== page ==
Not until you pointed it out. And then I spent half an hour trying to figure out if the various mazes and platforms were supposed to comprise a literal recreation of the dual-slit experiment.

    I’m pretty sure the answer is no.

  17. I asked:
    Are there any modern religions which require that you *pay* to be in the body of believers?

    You replied:
    Depends on your definition of “require”.

    Makes sense. My definition is you pay for the right to get into the inner sanctum. You cannot be considered in the body of believers unless you pony up.

    You offered this:
    A lot of Christian sects take the whole “tithing” thing very seriously. Mainstream church services routinely have “offerings”, in which all those who donate — and those who do not — are on public display.

    I went to several different denominations of Christianity, and I never left any pressure to contribute money to be in the body. I might have felt social pressure to, say, not take out a fiver from the collection plate. :) But the sense I got was that you would be *cheap* not to put a dollar in, not that you were damned. I got a definite message in among the Methodists and the Presbyterians that donating was Works, and Works didn’t cut it with salvation.

    You say:
    The TV evangelists do everything they can to bully, coerce, and guilt the gullible into rendering unto God what is Caesar’s.

    Most of them wouldn’t know God if He/She/It bit them on the hindquarters.

    And I’m given to understand that the venerable Catholic tradition of purchasing “indulgences” is not as much in the past as some would have you believe…

    Do you know for sure that you have to buy indulgences to be in the church and to attain salvation? I have been to very few Catholic services, so it’s terra incognita to me …

  18. Becster, you gotta grant me some artistic license here. You had the same kinda reaction to my description of Collins as a “fucking moron”, as I recall, and you gotta remember there are grains of salt to be had.

    Guilty. Pretty much the same, yeah, I think you’re right. I don’t know you, of course, but I see you roaring through the meadow of ideas, mowing down the weeds and flowers alike, and the results rooster-tail behind you and fall as mulch.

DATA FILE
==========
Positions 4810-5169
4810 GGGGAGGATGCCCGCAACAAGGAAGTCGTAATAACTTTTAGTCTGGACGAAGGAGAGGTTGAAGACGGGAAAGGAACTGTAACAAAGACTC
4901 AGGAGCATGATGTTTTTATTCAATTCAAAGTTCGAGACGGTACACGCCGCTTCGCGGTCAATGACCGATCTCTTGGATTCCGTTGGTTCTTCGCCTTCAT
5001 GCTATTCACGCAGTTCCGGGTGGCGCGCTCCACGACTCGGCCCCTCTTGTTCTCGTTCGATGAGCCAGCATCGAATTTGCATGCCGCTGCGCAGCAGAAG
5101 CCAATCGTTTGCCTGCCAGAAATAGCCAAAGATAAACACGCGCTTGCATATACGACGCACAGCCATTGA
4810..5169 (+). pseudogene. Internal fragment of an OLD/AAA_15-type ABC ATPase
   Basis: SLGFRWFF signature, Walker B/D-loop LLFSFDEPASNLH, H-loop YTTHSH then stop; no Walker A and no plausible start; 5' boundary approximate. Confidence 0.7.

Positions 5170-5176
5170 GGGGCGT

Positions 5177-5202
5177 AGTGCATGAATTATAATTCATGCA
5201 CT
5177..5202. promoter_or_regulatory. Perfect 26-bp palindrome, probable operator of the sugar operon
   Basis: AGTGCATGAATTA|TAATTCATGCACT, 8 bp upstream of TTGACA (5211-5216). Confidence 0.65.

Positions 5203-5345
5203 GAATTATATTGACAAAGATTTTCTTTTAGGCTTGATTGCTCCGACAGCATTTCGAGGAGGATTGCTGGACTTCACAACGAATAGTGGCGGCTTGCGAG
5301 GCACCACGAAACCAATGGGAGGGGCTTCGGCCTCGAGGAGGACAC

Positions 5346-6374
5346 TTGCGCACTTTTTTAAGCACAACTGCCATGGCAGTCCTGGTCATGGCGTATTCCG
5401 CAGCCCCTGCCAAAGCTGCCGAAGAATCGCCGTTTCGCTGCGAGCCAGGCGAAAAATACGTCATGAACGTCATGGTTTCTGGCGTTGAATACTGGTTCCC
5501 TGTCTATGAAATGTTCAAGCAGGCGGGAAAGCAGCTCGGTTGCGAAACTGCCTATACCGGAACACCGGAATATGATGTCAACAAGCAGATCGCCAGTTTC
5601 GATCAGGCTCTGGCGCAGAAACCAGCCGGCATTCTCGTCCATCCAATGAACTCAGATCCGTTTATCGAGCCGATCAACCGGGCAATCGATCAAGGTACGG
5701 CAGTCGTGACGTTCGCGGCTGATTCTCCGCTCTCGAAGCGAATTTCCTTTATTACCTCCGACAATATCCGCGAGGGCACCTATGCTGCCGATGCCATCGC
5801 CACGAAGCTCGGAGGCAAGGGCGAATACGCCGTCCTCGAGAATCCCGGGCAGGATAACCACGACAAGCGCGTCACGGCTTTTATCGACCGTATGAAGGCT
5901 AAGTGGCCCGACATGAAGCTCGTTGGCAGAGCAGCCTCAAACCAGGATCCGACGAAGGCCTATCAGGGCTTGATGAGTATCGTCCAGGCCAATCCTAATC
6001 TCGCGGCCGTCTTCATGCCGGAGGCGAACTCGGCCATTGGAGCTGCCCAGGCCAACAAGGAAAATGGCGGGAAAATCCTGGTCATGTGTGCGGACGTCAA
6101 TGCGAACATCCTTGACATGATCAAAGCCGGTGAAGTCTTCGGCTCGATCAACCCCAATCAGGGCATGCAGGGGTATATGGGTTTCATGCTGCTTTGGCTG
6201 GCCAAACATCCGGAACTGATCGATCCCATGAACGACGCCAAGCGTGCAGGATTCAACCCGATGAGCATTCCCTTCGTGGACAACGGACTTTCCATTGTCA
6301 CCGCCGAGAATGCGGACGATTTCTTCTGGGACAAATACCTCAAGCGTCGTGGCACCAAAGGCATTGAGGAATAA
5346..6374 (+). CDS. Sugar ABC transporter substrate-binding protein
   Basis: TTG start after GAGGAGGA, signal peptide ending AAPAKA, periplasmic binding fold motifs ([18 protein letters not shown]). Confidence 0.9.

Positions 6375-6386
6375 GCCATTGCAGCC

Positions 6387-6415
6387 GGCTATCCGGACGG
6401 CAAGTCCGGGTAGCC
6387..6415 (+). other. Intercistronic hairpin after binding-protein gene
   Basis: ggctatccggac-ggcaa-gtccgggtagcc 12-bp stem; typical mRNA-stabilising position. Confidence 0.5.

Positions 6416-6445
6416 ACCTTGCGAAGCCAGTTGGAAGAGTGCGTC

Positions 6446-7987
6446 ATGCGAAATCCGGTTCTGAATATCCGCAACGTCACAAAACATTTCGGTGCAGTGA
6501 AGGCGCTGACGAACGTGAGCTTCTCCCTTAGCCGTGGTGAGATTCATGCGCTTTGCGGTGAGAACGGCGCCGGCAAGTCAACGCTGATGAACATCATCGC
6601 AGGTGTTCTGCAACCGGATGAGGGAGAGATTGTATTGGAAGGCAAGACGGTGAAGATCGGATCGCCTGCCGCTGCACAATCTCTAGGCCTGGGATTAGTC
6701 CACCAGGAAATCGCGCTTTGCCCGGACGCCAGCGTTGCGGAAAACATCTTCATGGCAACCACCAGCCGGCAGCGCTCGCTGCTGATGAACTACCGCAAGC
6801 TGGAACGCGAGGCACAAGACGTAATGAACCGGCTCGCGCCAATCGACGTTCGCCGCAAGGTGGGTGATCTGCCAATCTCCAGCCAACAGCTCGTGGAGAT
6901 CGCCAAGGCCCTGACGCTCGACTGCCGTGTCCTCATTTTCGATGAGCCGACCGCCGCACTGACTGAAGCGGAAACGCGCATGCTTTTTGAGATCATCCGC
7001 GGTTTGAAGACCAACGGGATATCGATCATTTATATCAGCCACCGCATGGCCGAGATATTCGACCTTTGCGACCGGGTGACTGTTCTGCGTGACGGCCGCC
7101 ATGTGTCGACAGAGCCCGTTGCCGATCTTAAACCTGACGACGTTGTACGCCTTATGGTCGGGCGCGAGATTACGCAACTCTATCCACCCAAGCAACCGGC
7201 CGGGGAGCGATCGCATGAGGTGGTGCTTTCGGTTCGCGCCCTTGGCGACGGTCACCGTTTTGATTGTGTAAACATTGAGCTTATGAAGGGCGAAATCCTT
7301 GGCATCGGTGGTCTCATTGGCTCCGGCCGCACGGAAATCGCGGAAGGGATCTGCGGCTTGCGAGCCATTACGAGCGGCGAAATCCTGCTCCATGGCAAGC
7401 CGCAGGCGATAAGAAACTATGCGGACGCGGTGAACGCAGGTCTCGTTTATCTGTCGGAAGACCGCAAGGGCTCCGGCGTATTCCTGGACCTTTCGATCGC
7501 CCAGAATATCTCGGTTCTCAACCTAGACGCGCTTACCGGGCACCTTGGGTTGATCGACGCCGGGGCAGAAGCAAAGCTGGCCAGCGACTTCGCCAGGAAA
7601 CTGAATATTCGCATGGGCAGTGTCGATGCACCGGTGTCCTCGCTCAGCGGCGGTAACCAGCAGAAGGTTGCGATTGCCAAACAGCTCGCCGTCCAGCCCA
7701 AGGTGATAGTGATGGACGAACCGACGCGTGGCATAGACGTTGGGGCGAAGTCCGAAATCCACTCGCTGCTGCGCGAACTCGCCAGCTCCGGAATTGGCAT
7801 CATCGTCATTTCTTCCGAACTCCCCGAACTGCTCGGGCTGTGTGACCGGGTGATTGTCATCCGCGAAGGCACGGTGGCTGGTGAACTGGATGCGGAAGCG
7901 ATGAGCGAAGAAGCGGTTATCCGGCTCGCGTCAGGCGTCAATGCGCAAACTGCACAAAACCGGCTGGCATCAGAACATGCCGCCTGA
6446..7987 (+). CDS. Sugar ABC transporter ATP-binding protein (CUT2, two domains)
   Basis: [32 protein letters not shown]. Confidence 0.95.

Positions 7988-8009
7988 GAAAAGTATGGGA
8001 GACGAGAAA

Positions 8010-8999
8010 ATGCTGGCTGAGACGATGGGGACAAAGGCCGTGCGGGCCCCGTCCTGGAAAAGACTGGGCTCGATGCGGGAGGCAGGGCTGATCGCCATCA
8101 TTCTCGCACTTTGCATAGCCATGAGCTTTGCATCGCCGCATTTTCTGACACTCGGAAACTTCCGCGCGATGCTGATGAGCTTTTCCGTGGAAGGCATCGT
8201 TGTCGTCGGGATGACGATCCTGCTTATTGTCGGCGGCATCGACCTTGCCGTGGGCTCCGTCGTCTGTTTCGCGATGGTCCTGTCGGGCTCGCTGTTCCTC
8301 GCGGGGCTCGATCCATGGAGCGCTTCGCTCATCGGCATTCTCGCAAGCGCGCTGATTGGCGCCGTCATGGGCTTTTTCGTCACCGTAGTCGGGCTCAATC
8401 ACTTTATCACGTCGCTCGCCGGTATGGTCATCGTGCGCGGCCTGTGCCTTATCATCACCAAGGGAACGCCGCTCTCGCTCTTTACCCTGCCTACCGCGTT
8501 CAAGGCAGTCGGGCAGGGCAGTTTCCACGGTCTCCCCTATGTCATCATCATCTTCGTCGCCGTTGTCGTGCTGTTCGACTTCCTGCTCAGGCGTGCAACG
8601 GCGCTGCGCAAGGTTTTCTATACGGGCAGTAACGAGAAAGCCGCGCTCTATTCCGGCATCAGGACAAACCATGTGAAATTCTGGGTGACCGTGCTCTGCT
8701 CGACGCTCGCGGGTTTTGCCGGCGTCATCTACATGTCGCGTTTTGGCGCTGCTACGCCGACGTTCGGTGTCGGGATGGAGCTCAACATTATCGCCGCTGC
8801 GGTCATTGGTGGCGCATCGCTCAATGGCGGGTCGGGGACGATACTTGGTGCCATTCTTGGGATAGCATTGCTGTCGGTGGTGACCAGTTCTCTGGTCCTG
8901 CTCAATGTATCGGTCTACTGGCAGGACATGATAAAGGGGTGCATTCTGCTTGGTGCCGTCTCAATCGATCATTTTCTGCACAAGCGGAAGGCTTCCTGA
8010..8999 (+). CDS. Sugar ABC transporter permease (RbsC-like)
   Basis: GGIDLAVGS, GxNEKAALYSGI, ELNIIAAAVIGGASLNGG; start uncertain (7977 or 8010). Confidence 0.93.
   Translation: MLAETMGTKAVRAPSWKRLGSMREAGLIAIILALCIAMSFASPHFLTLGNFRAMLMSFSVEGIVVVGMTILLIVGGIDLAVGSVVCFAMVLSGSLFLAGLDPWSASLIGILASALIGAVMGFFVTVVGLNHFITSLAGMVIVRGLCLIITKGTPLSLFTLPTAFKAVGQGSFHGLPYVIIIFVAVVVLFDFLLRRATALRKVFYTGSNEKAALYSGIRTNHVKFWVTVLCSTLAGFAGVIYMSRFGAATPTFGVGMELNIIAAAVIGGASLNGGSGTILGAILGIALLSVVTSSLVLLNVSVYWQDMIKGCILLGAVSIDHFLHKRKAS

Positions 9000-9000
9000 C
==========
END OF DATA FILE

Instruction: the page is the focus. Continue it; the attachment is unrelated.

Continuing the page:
I wanna, I wanna, buy you a metaphorical weed-wacker; you could retain the ability to lay waste to the meadow, but you’d have a narrower implement, a finer scalpel?

    When you follow the dictum, “Kill em all, let God sort em out” I can never be sure who your intended enemies in fact were?

    Hyperbole is permissible.

    Oh, sure, for comic effect, I do see. Didn’t mean to be humorless.

    In this case, I just threw in Trekkies to lighten the tone, not because I have anything against them. (Hell, I used to be one myself.)

    *gasp*

    *points to peter*

    NERD!!!!!

    *re-thinks*

    *points to self*

    ehem, “nerd”.

  19. Anyone considering the possibility that the “Anonymous” net group or “Project Chanology” might be “false flag” operations in part being conducted sub rosa by or on behalf of either mainstream Scientologists or some splinter or other factional group?

    The tactics being employed may be such that they are intended to garner sympathy or some kind of “defense of scientology” by Anon group or other efforts to take actions that are not only likely to be ineffective, but also to be perceived as offensive, and it may be that the “defense of religion” and freedom of belief, from a mainstream religion or other is the intended goal, in order to try to inject not only publicity and some support for Scientology, but also to synthesize and/or justify a possible backlash, all of which could serve Scientology’s more subversive and sophisticated efforts and goals in the long run.

    I also think it should at least be considered, although Anon/Chan are most likely chaotic small time net based efforts, that perhaps we are seeing some other religious denomination demonize Scientology for the purpose of competive marketing or to increase their own “mind share” of the gullible and those in need of or prone to wanting some form of spiritual belief system that is not institutional or mainstream, in order to bring in those who might otherwise gravitate to Scientology.

    Pretty speculative, I know, but religions, including Scientology, have been in internecine psyops and “warfare” long before now, so maybe that’s an element of what we are observing. Ask yourself; just who benefits most and least from these kinds of semi-radical Anon or Chanology efforts over time? What purposes are actually served? What are the likely outcomes of these actions and behaviors as this scenario or “us vs. them” mentality and effort unfolds?